4) Because a full battle belt needs to be lowered around your hips and supported in part by the suspenders/harness, it will not work with the drop leg holster. Unless you remove all pouches from the belt on the holster side, which kind of defeats the object of the battle belt. When running a handgun with a battle belt, it is best to put the holster on the battle belt itself.
5) Some of these issues can be got around by wearing a small plate carrier, which will work with a battle belt, rather than a full soft/hard plate set with side pouches. The smaller plate carriers limit real estate, so for example you may only have four magazines across the front. That’s fine, if you also have a battle belt.
6) In the military, it tends to be the case that you have to be ready to sit your ass in a Humvee for a lot of time. This made battle belts impractical. Because as a soldier you have to carry some kind of sustainment load, that tends to manifest itself with a bunch of pouches on your front. In effect, it is a battle belt sustainment load across your belly and chest. Again, that’s fine for standing, kneeling, and sitting your ass in a Humvee. That tends to go hand-in-hand with larger patrol packs, of the kind that will not go into a ruck, more designed for a three-day style patrols. That in itself is fine, I have talked about this in previous posts, and depending what you are doing you don’t necessary need a full ruck, and can pack light for shorter-term operations.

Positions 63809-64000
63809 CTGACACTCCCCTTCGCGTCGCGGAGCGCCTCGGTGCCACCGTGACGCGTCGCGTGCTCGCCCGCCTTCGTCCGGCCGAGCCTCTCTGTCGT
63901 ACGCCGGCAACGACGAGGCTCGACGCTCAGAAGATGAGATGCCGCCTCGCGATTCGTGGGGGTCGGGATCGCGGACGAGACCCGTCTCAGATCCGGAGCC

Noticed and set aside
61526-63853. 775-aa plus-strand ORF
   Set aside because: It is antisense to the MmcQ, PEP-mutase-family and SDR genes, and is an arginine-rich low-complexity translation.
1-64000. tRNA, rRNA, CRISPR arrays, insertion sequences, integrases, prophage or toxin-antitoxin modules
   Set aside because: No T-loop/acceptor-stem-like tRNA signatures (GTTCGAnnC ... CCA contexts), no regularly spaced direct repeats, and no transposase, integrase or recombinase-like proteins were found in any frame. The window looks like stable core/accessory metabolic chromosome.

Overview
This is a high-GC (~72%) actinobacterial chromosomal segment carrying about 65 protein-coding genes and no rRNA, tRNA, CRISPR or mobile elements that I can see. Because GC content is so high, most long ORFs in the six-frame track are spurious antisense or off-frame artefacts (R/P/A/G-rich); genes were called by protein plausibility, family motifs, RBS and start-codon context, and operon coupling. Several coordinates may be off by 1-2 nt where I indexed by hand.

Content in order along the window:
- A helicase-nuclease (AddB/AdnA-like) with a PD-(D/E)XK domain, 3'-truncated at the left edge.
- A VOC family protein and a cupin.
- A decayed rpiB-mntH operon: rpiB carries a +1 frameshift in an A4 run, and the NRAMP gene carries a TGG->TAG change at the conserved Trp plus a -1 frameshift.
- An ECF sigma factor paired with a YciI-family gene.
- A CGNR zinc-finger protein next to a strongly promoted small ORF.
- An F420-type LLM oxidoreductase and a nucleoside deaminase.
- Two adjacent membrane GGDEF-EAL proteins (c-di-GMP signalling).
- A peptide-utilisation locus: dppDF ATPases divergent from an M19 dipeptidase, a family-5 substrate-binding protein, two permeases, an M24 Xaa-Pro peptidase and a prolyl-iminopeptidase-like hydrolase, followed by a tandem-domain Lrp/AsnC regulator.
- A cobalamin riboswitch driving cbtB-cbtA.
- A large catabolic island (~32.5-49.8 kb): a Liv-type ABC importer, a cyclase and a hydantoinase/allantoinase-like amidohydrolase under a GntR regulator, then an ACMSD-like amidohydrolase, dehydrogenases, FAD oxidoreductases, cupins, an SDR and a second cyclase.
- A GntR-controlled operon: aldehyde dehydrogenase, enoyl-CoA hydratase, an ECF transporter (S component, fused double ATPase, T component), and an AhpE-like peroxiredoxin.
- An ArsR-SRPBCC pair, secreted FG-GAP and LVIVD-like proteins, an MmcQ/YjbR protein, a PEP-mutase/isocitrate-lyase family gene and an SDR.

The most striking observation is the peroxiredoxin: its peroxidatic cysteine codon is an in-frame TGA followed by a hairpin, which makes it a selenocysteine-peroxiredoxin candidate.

7) If you are operating in the military way with the front load, it is not necessarily the best thing to do to attach all the pouches to your actual body armor, for example the military IOTV. Why is this? If you are infantryman in an exposed position, for example where you have to dig in under the threat of enemy fire, you want to be able to wear your body armor and helmet while digging in. Someone will be pulling security, and as you work you need your battle vest and rifle close to hand. It is useful to be able to take the battle load off for such tasks. The Army actually issues the FLC, which is actually a really good bit of kit. Despite being in ACU color, which can be rectified with a bit of Krylon spray to dirty it up. The FLC is a MOLLE vest. Just like a chest rig, it will go on over body armor.
8) One of the conundrums as a dismounted battle belt wearer, is the fact that it does not suit for long-term vehicle operations. It doesn’t mean you can’t sit in a vehicle wearing a battle belt, it is just not ideal. I think the main time that this may be a worry is if you are bugging out, or perhaps conducting some sort of convoy operations post-collapse. Profile considerations may enter here anyway, and full camo and a battle belt may not cut it! It is therefore useful to have an alternative rig, such as a low profile chest rig. I don’t even advocate that this should be a plate carrier affair, as you want the option of wearing your plates or not.